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There is a person who makes sounds. I'm curious if this type of sound is considered a 3d sound. What defines a sound as 3d? When was the first 3d sound made in music? Has it always been around?

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    Are you asking about 3D sound effect, and if so, what is your particular question ? – Edwin van Mierlo Nov 5 '18 at 7:43
  • There is no such thing as 3D sound. Humans have two ears, allowing us to only perceive sound (brain) as a combination of two point-sources of monophonic data (ears). We perceive sound as "stereo" although it can be recorded and processed in many more ways than this - mono, coincident stereo, spaced (time-delay) stereo, multi-mic, ambisonic. The term "3D" sound is simply a marketing term. If you are referring to "Virtual Reality" sound, research "Ambisonics". – Mark Nov 11 '18 at 11:40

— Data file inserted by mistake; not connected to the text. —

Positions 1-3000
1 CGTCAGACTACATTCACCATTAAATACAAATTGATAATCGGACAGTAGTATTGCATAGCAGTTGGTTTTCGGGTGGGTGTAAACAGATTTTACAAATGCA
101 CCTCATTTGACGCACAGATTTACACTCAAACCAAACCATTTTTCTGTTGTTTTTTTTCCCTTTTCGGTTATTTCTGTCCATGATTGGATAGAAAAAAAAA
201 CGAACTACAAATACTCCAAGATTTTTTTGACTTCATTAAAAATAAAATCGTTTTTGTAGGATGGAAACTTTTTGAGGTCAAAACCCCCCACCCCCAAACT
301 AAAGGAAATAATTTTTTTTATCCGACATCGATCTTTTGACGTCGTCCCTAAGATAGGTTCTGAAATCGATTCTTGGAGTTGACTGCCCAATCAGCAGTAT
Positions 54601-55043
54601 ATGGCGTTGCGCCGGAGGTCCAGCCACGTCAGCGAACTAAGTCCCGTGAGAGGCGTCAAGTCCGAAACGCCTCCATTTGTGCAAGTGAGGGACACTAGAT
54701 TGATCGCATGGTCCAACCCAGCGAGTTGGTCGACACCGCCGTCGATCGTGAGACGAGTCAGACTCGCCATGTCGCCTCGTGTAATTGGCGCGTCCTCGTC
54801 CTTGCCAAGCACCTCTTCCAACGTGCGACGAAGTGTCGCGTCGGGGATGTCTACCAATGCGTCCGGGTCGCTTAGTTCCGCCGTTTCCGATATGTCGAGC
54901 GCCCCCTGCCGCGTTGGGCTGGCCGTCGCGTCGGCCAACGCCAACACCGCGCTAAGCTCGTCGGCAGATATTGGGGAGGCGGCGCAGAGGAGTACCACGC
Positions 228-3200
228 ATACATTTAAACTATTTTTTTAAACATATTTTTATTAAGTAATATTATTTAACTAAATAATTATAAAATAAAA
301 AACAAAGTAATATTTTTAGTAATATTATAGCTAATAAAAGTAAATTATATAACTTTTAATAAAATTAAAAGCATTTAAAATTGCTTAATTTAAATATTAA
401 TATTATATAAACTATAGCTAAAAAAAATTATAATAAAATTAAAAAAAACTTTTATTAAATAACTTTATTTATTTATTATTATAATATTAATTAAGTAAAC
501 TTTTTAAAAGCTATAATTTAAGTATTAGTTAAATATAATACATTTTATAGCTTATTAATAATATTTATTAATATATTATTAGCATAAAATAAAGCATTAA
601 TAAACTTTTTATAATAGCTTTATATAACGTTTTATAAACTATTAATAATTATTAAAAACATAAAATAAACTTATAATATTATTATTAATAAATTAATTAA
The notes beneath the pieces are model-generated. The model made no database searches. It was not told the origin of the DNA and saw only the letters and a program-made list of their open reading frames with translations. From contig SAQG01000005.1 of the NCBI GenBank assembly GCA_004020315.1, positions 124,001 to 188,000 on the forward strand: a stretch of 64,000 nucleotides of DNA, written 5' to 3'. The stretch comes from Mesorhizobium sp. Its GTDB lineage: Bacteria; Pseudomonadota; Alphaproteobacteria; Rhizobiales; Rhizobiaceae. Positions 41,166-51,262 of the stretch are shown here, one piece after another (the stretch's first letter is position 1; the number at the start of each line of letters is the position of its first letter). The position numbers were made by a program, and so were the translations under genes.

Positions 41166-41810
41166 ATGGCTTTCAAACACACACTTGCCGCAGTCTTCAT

• @mark - Agreed, but: There is no such thing as 3D sound. Well, technically all sound is 3D, since it fills a volume of space (-: – Jim Mack Nov 14 '18 at 19:07
  • @JimMack "filling a volume of space" isn't justification in any way for defining 'all sound as 3d'. With reference to a 3 dimensional space, all sound sources in that space have intensity, frequency, phase and position but are themselves can be derived from point-sources. There's really no point in giving credence to what is effectively a 'marketing' term simply to add to the confusion. – Mark Nov 16 '18 at 11:30
  • @Mark - Did your humor license expire? I guess you missed the part where I agreed with you. – Jim Mack Nov 16 '18 at 14:05

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